But if you're going to have an open mind, be prepared for some surprises.  When you really start to examine things, you may find evidence you never were aware of before.  You may discover that, when it comes to religious, political, and social beliefs, you haven’t been provided with all the information you need to form solid opinions.  Like a juror who is presented with some evidence but not all of it, you may have formed opinions in the past that were not firmly grounded.  You may find that what you previously thought was reality now looks very suspicious indeed.  It may rock your world.  You may have a hard time accepting some things.  But if the evidence is there, you won’t have much choice, unless you decide to give up the whole exercise and retreat back into the canyon of darkness. 

 

Stereotypes 

Probably the hardest part of this entire exercise is trying to rid yourself of previous beliefs.  All of us were taught certain things as we grew up, and because those teachings came from adults, we usually accepted them as fact.  Nothing wrong with that, of course -- what's a child supposed to do?  The problem is that those who taught us had their biases, and many may have been narrow- or close-minded.  By the time we reached adulthood, if we still believed what we had been taught, we now held those same biases and/or narrow-minded attitudes.  If we weren't careful, we still have those same attitudes today. 

For example: depending on where you were raised, you may have been taught (directly or by example) some of the following: 

Never trust a black person -- he may have just got out of prison.

Women make lousy drivers, and care only about spending money.

Most American Indians are drunks.

College graduates may be book smart, but they have no common sense.

An Asian person will smile at you while he cuts your throat.

Jews are greedy and will cheat you.

People up north think they're better than the rest of us.

People down south are lazy and stupid; just listen to how they talk.

Homosexuals want to screw your kids.

Black men want to screw your white wife.

Most cops are crooked.

Most women who are raped were asking for it.

People who go to church are all hypocrites.

People who don't go to church have no morals.

Teenagers are all reckless and delinquent.

Old people are crazy and fucked up in the head. 

The list goes on and on.  What makes these statements dangerous is that, as with all stereotypes, here and there one can find an example that "proves" each statement is true; i.e., certain individuals in each of these groups may really be that way, so the rest all get painted with the same brush.  That's what makes a stereotype, and stereotypes are where prejudices begin.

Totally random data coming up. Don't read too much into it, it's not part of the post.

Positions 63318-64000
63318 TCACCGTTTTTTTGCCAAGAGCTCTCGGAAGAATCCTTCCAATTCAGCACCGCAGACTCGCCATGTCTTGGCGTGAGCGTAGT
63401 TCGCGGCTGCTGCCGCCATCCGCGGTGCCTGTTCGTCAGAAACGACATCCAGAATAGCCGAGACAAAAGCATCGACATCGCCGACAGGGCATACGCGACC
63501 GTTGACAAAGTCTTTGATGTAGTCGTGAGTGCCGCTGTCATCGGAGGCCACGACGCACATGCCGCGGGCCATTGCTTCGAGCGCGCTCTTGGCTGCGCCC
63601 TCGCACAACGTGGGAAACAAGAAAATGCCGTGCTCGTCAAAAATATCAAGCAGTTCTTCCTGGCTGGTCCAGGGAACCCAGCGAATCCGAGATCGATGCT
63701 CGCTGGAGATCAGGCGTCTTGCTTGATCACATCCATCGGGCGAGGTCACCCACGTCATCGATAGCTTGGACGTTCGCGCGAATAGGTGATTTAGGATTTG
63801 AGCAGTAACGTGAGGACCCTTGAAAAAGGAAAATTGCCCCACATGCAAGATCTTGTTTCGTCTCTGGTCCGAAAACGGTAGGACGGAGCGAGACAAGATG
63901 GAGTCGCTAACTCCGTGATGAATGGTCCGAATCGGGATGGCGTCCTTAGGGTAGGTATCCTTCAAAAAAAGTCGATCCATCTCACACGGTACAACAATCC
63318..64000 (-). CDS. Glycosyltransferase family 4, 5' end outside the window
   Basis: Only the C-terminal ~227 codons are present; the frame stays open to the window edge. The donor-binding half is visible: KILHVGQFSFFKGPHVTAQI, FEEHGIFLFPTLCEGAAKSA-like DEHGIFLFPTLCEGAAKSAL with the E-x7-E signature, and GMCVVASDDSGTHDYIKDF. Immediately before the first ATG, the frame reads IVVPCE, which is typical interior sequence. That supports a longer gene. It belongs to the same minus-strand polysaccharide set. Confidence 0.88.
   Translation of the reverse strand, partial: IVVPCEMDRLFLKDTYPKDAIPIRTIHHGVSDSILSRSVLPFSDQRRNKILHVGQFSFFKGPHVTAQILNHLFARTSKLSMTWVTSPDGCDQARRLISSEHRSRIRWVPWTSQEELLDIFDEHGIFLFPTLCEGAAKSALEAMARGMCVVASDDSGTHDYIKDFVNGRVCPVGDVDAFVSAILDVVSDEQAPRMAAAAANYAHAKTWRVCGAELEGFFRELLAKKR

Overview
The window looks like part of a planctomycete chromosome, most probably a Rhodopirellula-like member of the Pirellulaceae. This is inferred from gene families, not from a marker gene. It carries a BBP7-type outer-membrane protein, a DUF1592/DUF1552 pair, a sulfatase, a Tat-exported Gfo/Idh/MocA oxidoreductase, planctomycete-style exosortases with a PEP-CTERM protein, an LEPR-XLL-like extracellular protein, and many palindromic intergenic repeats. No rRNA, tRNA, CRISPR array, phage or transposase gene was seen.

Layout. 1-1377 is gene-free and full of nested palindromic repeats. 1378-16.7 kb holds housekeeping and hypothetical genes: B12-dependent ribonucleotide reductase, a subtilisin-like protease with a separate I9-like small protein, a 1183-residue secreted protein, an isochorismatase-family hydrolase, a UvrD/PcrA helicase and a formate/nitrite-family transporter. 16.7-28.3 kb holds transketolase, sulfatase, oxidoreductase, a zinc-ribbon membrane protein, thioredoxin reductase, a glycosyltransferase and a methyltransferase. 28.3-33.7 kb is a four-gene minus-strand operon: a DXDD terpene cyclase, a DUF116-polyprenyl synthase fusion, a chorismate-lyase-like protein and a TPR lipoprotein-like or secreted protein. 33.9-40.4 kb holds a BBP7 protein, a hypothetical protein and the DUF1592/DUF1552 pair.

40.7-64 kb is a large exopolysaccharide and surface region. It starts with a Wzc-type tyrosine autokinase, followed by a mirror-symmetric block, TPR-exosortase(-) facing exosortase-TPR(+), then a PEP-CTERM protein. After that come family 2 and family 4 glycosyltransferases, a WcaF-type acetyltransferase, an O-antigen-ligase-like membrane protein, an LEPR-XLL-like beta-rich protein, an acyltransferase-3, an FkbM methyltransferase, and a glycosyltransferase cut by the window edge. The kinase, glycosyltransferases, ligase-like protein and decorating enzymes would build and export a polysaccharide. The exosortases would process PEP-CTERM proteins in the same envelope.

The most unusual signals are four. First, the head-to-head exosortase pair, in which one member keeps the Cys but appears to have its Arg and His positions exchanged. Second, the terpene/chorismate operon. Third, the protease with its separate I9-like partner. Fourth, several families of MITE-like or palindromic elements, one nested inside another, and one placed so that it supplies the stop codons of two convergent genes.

Prove All Things 

If you have beliefs similar to those above, what can you do about it?  Are you willing to spend the rest of your life clinging to such absurd notions?  Maybe Pappy and Grandpappy believed all that stuff to the day they died, but does that make it true?  If you're going to have an open mind, you need to challenge those beliefs; if they turn out to be true, fine, but if not, then you need to know the truth.  After all, "the truth will set you free"!  Right? 

In order to challenge long-held beliefs, you need to be willing to do the one thing the Bible was right about: Prove All Things (and hold fast that which is good). 

But how? 

To begin with, you need to know that doing this will take longer than a week or two.  It will take years, and unless you're committed to the project, you may as well not even start.  The reward, however, will be a peace of mind you never imagined; you'll find that you get angry a lot less than before, that you no longer hate certain people and groups, and your anxiety level will be a lot lower than it probably is now.  You will feel less threatened when people disagree with you.  You won't be afraid any more.  Proving all things can be hard work, but it's also fun.   

How do you start?  Pick a subject, something you have strong feelings about.  It doesn't have to be religion or politics, though it can be either.  It could be something social, such as abortion or premarital sex, or maybe masturbation.  Take one subject at a time, work it all the way to the end, and see where you end up.  You may be surprised at the result. 

 

How Does It Work?